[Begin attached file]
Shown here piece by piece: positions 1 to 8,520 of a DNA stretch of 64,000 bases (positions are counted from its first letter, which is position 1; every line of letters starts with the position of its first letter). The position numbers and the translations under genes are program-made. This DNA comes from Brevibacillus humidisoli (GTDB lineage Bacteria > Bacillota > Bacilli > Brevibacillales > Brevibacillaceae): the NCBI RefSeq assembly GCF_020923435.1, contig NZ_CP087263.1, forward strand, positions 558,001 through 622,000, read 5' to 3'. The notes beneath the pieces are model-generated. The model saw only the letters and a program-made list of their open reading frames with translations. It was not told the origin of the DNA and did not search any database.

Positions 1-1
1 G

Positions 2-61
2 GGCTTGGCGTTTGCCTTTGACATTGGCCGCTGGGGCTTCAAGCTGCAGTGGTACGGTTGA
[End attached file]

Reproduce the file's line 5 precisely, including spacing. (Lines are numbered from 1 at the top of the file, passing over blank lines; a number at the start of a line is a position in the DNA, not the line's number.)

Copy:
2 GGCTTGGCGTTTGCCTTTGACATTGGCCGCTGGGGCTTCAAGCTGCAGTGGTACGGTTGA